Maria Gatland stepped down from her post at Croydon Council after being exposed as the author of a "kiss and tell" book that detailed her relationships with figures in the provisionals, written under her maiden name Maria McGuire.
Her secret past emerged following cryptic comments at a public meeting from a local Save Our Schools campaigner, who referred to the cabinet member for children, young people and learners as "Councillor McGuire".
The man, Peter Latham, then apologised for his comment, but added that he was a devotee of Irish history and had been reading a book about the IRA which "you, Councillor Gatland, might have heard about as you are Irish".
Croydon Council said news of Miss Gatland's experience with the IRA came as a "complete shock". She has been suspended from the local authority's ruling Conservative group pending an investigation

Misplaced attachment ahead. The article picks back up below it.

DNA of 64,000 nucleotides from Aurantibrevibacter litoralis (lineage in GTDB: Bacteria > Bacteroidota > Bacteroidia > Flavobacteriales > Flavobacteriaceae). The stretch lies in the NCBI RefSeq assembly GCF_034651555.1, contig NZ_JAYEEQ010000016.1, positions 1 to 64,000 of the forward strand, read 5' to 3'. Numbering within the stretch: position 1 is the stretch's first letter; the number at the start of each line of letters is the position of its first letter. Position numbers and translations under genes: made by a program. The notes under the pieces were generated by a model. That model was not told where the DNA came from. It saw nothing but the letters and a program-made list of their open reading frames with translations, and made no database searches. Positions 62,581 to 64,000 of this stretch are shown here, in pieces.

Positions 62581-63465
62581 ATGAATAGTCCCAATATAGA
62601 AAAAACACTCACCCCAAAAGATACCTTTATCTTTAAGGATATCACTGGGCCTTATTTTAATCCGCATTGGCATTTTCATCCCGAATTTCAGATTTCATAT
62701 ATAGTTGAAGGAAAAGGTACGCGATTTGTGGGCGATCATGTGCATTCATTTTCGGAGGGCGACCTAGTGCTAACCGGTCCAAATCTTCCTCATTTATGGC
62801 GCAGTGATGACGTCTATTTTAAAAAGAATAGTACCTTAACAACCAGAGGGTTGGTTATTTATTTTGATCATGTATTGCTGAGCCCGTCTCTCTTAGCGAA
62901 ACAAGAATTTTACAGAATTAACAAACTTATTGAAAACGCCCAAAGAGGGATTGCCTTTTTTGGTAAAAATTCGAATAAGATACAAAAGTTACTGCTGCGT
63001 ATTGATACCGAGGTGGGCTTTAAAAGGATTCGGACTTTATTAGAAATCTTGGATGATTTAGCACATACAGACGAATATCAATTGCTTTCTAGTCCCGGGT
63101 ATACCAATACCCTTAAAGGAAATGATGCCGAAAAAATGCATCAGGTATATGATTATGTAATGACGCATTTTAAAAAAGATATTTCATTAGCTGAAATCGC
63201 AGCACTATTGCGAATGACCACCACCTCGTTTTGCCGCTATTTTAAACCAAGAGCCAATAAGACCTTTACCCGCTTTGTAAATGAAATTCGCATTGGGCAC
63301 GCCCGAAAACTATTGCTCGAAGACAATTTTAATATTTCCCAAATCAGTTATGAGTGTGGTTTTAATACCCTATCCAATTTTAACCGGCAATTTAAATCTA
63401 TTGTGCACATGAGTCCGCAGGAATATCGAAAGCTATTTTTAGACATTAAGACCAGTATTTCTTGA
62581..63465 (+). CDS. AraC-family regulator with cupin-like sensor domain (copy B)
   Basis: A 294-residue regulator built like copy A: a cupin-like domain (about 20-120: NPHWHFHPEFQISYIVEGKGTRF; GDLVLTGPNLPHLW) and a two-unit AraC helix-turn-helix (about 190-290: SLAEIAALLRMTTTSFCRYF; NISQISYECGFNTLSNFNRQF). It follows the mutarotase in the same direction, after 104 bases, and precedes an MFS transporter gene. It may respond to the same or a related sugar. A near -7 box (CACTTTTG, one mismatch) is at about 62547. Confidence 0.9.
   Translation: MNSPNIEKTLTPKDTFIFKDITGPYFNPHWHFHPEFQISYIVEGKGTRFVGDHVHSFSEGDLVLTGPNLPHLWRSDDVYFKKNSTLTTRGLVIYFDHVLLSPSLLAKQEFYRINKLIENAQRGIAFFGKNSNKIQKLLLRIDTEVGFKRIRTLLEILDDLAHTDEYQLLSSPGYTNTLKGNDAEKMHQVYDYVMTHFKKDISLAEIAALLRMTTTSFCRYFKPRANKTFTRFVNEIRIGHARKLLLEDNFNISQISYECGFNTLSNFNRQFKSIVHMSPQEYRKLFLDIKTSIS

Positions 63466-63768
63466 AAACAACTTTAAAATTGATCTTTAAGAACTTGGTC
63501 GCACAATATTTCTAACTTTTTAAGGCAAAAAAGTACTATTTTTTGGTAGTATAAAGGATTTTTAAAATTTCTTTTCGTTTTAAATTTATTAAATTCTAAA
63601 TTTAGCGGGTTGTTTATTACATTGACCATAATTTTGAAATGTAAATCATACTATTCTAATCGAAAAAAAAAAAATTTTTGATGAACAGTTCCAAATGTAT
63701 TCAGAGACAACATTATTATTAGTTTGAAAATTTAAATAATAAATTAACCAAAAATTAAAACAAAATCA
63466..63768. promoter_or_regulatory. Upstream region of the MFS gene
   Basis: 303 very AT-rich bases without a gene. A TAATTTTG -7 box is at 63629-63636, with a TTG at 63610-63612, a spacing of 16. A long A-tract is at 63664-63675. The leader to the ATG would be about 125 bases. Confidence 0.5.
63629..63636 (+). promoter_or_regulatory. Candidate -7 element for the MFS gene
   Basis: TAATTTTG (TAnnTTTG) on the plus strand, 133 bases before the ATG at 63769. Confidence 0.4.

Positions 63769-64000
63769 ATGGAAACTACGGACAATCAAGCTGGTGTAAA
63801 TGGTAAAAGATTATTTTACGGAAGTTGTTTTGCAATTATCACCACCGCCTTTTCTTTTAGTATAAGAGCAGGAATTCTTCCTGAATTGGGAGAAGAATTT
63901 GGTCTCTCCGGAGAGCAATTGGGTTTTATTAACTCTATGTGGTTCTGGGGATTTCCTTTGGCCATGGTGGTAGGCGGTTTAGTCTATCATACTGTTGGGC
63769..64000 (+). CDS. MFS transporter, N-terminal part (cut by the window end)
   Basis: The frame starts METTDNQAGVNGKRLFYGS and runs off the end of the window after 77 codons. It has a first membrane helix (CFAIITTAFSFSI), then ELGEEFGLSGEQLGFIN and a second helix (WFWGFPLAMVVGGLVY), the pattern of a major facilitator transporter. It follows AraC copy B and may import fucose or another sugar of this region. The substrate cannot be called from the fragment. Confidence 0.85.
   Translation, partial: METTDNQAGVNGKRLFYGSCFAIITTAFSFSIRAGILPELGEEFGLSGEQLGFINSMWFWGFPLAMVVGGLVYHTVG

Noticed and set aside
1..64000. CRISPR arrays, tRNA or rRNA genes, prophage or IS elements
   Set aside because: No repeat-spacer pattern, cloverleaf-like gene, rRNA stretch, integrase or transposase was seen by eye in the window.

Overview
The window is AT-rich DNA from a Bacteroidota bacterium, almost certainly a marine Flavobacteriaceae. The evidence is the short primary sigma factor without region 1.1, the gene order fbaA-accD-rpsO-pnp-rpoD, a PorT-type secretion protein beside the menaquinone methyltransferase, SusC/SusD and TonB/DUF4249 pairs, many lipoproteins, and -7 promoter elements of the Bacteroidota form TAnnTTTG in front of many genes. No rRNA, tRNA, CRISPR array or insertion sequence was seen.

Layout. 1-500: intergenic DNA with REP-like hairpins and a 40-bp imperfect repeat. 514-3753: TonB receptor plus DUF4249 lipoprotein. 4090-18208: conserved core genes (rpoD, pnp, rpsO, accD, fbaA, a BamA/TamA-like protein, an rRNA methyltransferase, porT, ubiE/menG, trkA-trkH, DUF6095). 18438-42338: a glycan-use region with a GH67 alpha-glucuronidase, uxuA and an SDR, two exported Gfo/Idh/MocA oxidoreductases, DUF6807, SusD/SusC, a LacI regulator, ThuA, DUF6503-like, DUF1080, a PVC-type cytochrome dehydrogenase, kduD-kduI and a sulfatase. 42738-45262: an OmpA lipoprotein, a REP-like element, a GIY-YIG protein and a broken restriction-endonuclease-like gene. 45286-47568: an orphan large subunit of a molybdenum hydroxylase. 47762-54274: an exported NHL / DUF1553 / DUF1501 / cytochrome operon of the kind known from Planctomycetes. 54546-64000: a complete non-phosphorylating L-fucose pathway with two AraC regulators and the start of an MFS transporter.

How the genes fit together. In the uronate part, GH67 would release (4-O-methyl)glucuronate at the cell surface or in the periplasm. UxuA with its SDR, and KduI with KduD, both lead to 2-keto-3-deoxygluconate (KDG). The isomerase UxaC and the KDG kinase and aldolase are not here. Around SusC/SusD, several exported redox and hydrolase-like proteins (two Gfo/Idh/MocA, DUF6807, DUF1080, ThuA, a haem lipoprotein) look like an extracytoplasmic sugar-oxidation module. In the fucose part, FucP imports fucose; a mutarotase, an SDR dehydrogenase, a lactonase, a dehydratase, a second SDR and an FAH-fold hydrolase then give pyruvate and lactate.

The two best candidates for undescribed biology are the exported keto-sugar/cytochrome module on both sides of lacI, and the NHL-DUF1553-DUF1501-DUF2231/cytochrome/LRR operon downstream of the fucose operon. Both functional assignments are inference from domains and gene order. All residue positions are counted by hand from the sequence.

"The council has been advised that Maria Gatland has resigned as cabinet member for children, young people and learners," a council spokesman said.
"This follows emerging news of her connection to the Provisional IRA – which has come as a complete shock to Croydon. Officers understand she has been urged to resign from the council."
Miss Gatland's book – To Take Arms: My Year With The IRA Provisionals – was written after she became disillusioned with the provisionals, and fled to England. It describes how she once acted as an interpreter for the movement on an arms-buying trip to the Continent.
She decided to cut herself off from the movement after 20 bombs were detonated in Belfast on July 21, 1972, killing 11 people and injuring more than a hundred, according to the book.
"Almost for the first time, I wondered about the crippled and the widowed and the lives that had been changed forever," she wrote. She is believed to have been sentenced to death by the IRA as a result.
"I have resigned. I am not prepared to say anything more at this stage," she said.